This was particularly helpful because it reflects some things I think needed said on this blog.
    You said them very well.
    My apologies for the other articles…I didn’t know this stuff was all going to break today.
    I was very happy I had your article as I have to leave soon for a doctors appointment.

  8. Michael,

    You don’t need to apologize for the other articles. It wouldn’t bother me at all if you posted 50 more articles today. No skin off my back.

  9. This place is called the Phoenix Preacher. Not the Philadelphia Parishioner. 🙂

  10. Kevin,

    I’m very picky about what I post here.
    You are hitting on things that we need to hear…and I think it’s very helpful to hear them from another voice.
    This is good stuff…

  11. Something I read from Michael Brown: “Most Muslims are not terrorists. Most terrorists are Muslim.”
    We need to admit the truth of both those statements. Some of us might squirm more when saying #1, some more when saying #2, but both are true in our present era. If we cannot admit the truth, how can we ever consider ways to bring an end to the problem?

  12. “If we cannot admit the truth, how can we ever consider ways to bring an end to the problem?”

    Exactly. In many respects, there are not easy solutions to Radical Islam and the other circumstances it affects (refugees, correlations with world political leaders and nations, etc.). However, ignoring truths of the matter will only make it that much harder to come upon good solutions.

  13. I had typed out a long post in response to this thread but I think reading it back through it was confusing.

    However, in the writing of it, I worked out my thinking on some items about justice/freedom in a way I hadn’t done before.

    Thanks for writing this article Kevin so that I could make some sense of what it means for me to be an American Christian interested in equality, justice and freedom.

  14. Hey Jesus, “What are we to do about our enemies?”

    “But I say, love your enemies! Pray for those who persecute you!,” replied Jesus.

    (Matthew 5:44)

    How much do you love the members of ISIS?

    Or the latest person who shot up a school or church or movie theater?

    That question may seem absurd.

    And maybe it is.

    I think “love your enemies” is the most unreasonable thing Jesus says.

    Jesus and His audience lived under an oppressive occupying Roman government.

    The Romans employed torture and murder to keep people in line.

    Everyone listening to Jesus talk about this “love your enemies” stuff had plenty of opportunities to experience “I hate you with every ounce of my guts” enemies in the soldiers and prefects that carried out this daily social domination.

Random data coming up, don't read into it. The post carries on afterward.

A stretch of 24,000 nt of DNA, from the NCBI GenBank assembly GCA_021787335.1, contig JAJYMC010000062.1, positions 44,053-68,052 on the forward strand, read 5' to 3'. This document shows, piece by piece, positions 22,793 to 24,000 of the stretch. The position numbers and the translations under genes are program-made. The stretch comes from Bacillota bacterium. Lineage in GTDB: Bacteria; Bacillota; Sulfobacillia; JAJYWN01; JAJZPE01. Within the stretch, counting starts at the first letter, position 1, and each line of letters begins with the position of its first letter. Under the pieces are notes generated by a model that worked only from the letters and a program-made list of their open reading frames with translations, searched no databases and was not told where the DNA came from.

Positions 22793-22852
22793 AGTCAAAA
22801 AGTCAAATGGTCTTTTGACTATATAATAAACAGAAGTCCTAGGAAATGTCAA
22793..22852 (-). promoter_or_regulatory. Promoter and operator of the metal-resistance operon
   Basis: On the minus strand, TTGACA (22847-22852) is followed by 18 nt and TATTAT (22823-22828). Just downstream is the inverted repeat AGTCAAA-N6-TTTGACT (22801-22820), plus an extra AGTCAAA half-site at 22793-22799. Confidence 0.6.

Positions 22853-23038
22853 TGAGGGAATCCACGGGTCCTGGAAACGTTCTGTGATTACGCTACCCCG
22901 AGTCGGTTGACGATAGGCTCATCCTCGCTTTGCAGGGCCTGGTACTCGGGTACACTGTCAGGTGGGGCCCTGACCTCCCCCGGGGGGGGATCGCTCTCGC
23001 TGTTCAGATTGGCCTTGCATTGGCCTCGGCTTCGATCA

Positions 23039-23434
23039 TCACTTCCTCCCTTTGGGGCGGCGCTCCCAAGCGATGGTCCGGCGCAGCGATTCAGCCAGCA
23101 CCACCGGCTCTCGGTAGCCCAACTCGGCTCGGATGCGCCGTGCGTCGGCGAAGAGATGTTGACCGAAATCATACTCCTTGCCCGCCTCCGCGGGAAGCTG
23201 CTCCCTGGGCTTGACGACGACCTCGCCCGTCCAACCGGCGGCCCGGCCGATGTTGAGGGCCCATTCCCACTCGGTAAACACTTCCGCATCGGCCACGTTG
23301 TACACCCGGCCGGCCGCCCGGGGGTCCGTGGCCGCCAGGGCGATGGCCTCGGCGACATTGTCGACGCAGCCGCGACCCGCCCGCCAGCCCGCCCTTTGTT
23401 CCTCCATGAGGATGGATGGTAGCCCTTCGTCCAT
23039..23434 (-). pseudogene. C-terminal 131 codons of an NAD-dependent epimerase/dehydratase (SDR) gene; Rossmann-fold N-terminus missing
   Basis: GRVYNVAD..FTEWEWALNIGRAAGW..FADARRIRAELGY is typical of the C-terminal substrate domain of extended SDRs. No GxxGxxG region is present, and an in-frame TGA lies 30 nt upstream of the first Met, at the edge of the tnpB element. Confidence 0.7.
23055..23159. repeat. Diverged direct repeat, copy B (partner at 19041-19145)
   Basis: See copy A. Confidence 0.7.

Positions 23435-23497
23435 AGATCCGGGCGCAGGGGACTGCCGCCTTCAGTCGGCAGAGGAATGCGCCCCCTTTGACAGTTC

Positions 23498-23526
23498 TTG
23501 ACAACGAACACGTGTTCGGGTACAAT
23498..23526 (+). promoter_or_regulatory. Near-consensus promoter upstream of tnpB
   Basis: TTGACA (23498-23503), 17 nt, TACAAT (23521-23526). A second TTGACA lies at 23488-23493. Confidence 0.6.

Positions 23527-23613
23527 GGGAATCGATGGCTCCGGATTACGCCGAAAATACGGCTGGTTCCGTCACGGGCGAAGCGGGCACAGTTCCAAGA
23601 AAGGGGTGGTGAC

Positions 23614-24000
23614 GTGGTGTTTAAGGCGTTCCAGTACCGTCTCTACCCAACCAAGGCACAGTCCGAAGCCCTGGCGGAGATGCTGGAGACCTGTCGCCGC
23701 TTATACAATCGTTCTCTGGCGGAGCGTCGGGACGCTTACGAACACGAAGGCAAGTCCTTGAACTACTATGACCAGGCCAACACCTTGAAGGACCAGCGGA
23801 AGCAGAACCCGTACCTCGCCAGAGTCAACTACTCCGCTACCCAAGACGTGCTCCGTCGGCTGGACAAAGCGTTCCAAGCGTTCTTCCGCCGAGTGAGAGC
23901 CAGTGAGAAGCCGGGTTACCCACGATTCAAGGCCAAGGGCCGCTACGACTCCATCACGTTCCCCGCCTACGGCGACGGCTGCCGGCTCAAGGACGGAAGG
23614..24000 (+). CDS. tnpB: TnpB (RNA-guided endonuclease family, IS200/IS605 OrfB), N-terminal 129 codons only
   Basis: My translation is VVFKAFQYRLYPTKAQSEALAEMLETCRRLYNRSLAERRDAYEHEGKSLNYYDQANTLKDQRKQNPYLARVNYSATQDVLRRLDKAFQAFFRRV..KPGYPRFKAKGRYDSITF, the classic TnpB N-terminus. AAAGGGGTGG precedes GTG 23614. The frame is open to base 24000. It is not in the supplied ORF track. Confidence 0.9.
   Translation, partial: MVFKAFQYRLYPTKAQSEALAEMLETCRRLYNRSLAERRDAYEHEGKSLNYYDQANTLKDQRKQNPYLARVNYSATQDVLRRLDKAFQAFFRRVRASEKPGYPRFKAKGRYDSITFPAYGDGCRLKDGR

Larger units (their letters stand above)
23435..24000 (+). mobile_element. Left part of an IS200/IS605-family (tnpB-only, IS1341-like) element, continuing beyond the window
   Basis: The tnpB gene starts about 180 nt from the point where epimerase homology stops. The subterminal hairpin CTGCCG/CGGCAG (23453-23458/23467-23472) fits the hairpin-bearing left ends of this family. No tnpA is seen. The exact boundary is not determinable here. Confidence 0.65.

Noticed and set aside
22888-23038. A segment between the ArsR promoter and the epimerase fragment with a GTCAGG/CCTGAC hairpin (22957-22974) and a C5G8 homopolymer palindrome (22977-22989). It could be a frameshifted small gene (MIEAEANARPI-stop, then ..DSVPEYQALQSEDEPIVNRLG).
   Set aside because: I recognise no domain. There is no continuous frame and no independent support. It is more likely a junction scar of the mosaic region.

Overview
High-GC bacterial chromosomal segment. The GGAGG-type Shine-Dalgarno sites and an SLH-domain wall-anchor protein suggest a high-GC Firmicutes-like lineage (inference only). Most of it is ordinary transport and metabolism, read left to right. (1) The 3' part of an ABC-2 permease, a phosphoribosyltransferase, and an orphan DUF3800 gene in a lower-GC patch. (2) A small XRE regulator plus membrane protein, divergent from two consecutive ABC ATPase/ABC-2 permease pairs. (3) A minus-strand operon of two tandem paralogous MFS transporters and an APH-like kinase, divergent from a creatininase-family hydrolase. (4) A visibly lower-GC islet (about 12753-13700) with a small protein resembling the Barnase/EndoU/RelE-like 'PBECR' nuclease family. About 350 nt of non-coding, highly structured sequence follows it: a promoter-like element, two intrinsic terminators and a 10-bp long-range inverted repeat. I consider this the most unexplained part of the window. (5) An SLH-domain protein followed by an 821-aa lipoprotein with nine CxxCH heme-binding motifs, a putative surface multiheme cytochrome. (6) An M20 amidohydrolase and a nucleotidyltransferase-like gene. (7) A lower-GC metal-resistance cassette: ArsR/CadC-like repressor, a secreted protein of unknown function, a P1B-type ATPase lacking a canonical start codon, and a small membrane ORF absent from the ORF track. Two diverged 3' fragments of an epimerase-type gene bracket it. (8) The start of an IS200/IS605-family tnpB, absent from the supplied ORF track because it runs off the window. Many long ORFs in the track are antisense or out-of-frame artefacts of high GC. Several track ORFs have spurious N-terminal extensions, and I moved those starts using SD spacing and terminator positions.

We’re dealing with humans, We can have hope.

    Hope that messages of love and acceptance and peace can be heard.

    Hope that God can redeem even the worst of sinners.

    Hope that God can redeem my deep, dark sins, too.

    I’m not seeking to humanize terrorists and murderers because they deserve it or because I am ignoring their actions.

    I’m seeking to humanize them because it’s true.

    It is also the only way we can hope to stem the tide of terrorism and shootings at schools and malls and workplaces and houses of worship.

    Because if these actions are the work of monsters and demons, I am powerless to stop them.

    I can only shake my head and feel sad that such beings cannot be stopped.

    And I hear the seemingly insane words of Jesus telling me to love my enemies and pray for them?


  15. JonnyB,

    How to think about and handle the terrorism issue, especially as Christians on a personal level, is a tough thing to totally discern. The point of this article was not to address how we should be dealing with terrorism, except that we need to start out by being honest about the facts and reality of it. When we start with an honest base, it will help us in dealing with all the manifestations of the issue.

  16. JonnyB,
    I think you’re right. The only way to deal with our fears of “the other” is to work to humanize them instead of seeing them as a demon or monster.

  17. As an anti-theist, we’ll said, except you fail to realize that your god will require you to die on behalf of your faith. Religion is real, the absolute unified divider, propping man against man in defense of fables that built structures of law that make it impossible for unity on any front. Islam is but one unified divider among a sea of radical ideologies that demand nothing less than devotion even unto death.

    Perhaps, rather than blaming the Muslim, blame religion, and acknowledge that this god fearing nation kills at will in defense of such nonsense.

  18. Hey Reuben. Hope you are doing OK. I wanted to apologize for being unkind to you many times over the years.

  19. You are loved Reuben.

  20. Reuben,

    Although I completely disagree with the conclusions you have made regarding God, I respect your desire to find and speak truth.

    I don’t think it would be worthwhile to try to debate you on the issues at hand where we have disagreement as I don’t think either one of us would be very successful in changing the other’s mind. But thank you for reading and your willingness to interject in a respectful fashion. Sincerely.

  21. The problem as I see it is not Islam, but the extremist elements of the Islamic religion. I think Reuben touches on a good point that religion does divide people. Religion is the cause of much evil throughout history. By religion, I certainly don’t mean a true faith in Jesus Christ. I’m thinking of religions of works based salvation.

    Christianity has it’s extremists also. I’ve been over on the “God told them to do it” thread, talking about the people in Oregon. Aren’t these men terrorists also when they demand their way at the point of a gun?